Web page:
Access to information held in criminal court records

The following Corporate Crime practice note provides comprehensive and up to date legal information covering:

  • Access to information held in criminal court records
  • What case information is held in court records?
  • Open justice principle
  • What information do the courts publish about ongoing criminal cases?
  • How can the public or third parties obtain information about a criminal case?
  • Guidance supporting media access to courts and tribunals
  • How can a party or a person directly affected by a criminal case obtain information about it?
  • How will the court determine an application for information?
  • Determining requests for particular types of court held information
  • Using court information in evidence

Access to information held in criminal court records

This Practice Note provides guidance on when parties, the public or media may request access to information held on file by the criminal courts in England and Wales in accordance with the Criminal Procedure Rules, SI 2020/759 (CrimPR). It explains the type of information that can be accessed by a non-party or a party affected by the case and also explains when the court’s permission is required, any conditions to be satisfied to gain access, the process and requirements for making an application seeking access to information held by the criminal courts as well as explaining when a party to a prosecution can object to the disclosure of information held on in court records. It also explains the position in relation to the provision of information by the criminal courts with the media and court reporters.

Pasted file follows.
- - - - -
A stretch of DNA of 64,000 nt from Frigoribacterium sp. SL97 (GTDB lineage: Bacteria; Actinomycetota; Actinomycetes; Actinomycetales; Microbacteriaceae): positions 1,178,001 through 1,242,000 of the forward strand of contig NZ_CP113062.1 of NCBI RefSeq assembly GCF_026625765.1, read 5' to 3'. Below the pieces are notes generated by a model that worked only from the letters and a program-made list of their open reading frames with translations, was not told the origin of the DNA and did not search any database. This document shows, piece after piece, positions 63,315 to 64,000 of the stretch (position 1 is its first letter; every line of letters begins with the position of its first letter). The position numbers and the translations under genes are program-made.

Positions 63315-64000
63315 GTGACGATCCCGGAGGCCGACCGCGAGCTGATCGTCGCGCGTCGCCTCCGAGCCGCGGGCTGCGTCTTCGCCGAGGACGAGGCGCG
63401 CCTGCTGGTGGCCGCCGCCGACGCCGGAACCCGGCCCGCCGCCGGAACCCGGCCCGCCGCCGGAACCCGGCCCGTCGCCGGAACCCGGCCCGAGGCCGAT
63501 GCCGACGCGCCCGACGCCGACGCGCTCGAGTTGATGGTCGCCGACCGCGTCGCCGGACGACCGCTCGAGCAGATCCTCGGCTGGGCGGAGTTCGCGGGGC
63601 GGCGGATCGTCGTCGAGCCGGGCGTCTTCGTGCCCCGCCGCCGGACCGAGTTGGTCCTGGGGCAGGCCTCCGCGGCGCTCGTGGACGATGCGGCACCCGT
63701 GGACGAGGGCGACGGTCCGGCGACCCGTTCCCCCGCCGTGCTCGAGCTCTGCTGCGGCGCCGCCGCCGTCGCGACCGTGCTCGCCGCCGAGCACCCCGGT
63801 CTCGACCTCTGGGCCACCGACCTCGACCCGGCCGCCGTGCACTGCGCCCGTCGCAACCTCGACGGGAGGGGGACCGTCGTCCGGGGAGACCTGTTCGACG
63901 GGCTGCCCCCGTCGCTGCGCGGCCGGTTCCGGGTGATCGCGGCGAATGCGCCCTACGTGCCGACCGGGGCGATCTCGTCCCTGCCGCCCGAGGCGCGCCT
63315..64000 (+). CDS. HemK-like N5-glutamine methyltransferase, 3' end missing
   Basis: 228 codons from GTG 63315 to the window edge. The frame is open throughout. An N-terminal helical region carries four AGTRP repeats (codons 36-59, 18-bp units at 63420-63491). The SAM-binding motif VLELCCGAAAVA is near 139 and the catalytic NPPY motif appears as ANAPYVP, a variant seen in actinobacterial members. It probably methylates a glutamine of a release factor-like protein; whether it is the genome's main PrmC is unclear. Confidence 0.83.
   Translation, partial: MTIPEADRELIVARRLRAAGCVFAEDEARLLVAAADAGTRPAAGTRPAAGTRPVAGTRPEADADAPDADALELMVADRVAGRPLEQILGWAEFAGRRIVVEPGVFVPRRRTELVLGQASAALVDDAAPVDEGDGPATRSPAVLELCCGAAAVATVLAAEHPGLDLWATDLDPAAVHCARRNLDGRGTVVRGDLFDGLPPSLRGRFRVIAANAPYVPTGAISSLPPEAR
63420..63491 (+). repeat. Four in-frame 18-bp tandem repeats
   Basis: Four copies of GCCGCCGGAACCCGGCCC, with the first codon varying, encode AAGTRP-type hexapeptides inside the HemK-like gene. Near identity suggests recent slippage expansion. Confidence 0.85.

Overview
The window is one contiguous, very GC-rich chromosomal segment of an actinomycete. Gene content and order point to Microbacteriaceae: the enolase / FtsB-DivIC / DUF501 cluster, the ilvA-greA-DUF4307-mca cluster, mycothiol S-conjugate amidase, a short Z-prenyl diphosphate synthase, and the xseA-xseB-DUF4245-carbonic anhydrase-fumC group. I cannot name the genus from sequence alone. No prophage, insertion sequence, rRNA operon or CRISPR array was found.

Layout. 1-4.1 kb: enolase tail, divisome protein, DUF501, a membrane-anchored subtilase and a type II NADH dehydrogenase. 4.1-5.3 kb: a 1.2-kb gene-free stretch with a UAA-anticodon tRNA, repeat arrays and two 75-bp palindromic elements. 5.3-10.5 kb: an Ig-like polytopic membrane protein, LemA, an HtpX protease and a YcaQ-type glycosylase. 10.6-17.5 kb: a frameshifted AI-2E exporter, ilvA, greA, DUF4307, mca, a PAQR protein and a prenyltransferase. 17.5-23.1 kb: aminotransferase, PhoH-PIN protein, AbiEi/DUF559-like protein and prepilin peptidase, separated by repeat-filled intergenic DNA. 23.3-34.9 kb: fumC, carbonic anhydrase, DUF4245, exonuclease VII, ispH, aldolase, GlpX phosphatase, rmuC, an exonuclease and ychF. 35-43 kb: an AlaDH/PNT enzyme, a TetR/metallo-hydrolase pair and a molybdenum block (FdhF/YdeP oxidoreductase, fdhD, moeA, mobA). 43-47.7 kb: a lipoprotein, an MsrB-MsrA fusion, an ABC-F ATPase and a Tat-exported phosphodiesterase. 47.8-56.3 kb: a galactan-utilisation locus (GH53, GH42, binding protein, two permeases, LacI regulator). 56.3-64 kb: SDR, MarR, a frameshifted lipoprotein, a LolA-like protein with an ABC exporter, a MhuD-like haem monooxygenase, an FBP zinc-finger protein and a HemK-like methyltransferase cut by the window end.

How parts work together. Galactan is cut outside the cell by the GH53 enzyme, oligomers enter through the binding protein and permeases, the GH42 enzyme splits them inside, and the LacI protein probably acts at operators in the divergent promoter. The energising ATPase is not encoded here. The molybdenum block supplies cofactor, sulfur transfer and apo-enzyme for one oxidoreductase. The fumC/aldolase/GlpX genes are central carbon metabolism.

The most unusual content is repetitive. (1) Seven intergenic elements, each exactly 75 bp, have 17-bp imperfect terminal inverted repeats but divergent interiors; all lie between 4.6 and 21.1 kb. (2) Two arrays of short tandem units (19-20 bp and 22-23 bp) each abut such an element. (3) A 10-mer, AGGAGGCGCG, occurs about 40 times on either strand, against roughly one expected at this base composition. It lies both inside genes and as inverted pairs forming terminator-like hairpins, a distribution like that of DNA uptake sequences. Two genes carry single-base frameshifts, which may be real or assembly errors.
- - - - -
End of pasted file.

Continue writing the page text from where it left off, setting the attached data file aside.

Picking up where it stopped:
The rules contained in CrimPR, SI 2020/759, rr 5.75.11 enable the court to release information held on court records about the cases being heard in the criminal courts in England and Wales. It is important for practitioners to advise clients involved in criminal proceedings of the risk that certain information produced for the purposes of the prosecution may be accessible by the public. Practitioners therefore need to be aware what information about their clients’ cases may be disclosed to the public and press and be ready to advise their

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